Oliver has also shared this with us in the past, admitting that even when he sat in the brewmaster chair, he required any new applicant to either have two to three years of experience or a certificate. “I thought I was doing the right thing, but it turned out that no Brown people ever showed up.”

A scholarship from the MJF covers those expenses and helps ensure that Black and Brown people can attend those interviews or even further their established businesses.

“If you don’t know how meaningful that is, ask them; ask me,” Oliver remarked. “I wished to god there was someone there for us. We have their back. And that’s important. You have their back. This is a beautiful thing.”

Galindo, who never dreamed she would go from a barback to a director of operations at a foundation, says she can’t even imagine how much easier things would have been for her if the MJF had existed when she first started.

“I was able to push my way through,” she says. “But I want [our awardees] to reach for the stars where I had to have different routes and obstacles just to get this place.”

But Galindo says it’s as much about building confidence as the financial component.

“They have the finances to expand their careers, but they also get to believe in themselves because we believe in them,” she says.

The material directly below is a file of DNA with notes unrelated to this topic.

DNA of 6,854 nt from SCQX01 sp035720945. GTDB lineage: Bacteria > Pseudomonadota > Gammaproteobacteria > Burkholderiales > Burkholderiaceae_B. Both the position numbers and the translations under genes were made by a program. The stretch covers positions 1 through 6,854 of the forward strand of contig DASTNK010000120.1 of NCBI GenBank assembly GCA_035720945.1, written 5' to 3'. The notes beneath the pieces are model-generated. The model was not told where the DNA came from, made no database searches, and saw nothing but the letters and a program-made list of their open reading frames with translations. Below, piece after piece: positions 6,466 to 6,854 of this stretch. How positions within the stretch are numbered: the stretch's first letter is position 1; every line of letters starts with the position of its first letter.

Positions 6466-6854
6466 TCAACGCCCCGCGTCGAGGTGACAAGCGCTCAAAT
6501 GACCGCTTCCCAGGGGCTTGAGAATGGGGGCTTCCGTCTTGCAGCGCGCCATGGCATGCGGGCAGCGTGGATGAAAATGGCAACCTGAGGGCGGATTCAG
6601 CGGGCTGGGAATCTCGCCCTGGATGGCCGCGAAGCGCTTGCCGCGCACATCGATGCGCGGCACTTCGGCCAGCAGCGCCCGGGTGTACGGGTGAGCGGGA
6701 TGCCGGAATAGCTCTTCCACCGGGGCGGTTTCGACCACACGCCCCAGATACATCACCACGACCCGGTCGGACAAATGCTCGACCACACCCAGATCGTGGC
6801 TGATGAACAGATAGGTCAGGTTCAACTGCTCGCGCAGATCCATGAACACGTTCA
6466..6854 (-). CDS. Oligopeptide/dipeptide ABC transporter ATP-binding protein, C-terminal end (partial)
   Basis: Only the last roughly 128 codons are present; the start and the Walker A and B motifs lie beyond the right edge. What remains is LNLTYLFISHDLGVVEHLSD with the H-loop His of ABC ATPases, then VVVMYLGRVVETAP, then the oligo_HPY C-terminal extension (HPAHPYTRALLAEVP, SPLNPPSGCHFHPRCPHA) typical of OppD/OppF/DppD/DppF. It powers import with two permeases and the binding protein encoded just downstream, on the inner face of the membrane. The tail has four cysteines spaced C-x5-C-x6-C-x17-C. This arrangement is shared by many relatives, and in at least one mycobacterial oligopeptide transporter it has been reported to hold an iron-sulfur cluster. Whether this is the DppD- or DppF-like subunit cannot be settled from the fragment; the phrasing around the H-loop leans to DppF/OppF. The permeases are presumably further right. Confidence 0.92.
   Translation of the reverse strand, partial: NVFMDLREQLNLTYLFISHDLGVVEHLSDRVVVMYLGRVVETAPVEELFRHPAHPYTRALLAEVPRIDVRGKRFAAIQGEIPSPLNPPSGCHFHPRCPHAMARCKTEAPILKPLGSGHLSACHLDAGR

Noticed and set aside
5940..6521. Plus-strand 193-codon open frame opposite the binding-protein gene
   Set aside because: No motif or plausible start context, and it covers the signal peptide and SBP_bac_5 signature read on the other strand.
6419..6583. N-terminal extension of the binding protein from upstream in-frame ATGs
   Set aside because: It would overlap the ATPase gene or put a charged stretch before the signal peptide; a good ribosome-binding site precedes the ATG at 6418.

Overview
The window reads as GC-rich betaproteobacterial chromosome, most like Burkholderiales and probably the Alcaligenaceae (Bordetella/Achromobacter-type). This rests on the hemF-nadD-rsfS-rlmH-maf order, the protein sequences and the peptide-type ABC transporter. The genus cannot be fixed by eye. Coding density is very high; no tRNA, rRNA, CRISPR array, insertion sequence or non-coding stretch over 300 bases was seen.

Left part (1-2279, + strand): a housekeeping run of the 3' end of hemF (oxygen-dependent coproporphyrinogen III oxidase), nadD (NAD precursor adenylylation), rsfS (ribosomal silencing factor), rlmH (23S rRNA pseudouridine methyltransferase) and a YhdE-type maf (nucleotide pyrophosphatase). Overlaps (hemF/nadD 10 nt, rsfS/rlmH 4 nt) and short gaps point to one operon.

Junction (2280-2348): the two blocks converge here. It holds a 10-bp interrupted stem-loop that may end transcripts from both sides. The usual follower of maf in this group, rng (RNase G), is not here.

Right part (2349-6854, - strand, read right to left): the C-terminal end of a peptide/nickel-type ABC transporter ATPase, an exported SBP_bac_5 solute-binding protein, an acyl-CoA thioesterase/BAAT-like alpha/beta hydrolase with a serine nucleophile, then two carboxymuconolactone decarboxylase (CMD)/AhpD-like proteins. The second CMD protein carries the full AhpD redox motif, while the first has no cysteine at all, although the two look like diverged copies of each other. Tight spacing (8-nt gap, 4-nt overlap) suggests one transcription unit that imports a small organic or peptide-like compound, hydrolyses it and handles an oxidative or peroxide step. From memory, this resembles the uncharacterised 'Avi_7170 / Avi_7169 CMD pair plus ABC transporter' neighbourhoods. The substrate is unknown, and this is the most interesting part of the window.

Building a Family for the Future

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Michael James Jackson Foundation scholarship awardees at the Craft Brewers Conference | Photography courtesy of Ken Correll, Co-Founder Human Robot

The opportunity to work with Human Robot’s Log Jammin’ means the MJF can create another touchpoint with the industry and consumers.

“Who’s listening, who’s paying attention? How can we get their attention?” says Galindo. “At the end of the day, consumers are more curious about the highest-ABV beer and the haziest beer.”

With some of the biggest-name lager makers in the country attending Log Jammin’, the festival is the perfect place to share the MJF’s story.

At the end of the day, Galindo emphasizes that her goal is to show people that the MJF’s impact really matters and that the foundation has changed lives.

She recounted in April when many of the past and present scholarship awardees met at the Craft Brewers Conference in Las Vegas, NV.

“I started crying because of the look on their faces of achieving something nobody told them they could,” says Galindo.

Correll, who also attended the gathering, agreed, saying, “I believe the foundation is building a family. I use that in a loose term, but you have this group that you rely on, and now you know each other. It was beautiful.”

human robot log jammin' III
Scenes from Log Jammin’ III in 2023 | Photography courtesy of Jose Manchola (@yankeerunner77)

Family is another reason Correll wanted to work with the MJF; he believes it’s something you’ll find at Log Jammin’, too.

“It’s a focused day of drinking lager and camaraderie all to benefit the foundation,” he says. “Quite honestly, and brewers can attest to this, we’re all family. … At the end of the day, we want to do great things with good people. It’s good lager, good people, beautiful venue, and a great experience,” says Correll.

And let’s not forget, it’s all to make an incredible impact.

Looking to make your own impact?

Get yourself to Log Jammin’.


Can’t make it? Don’t worry! You can still donate directly to the MJF!


human robot log jammin' III
Scenes from Log Jammin’ III in 2023 | Photography courtesy of Jose Manchola (@yankeerunner77)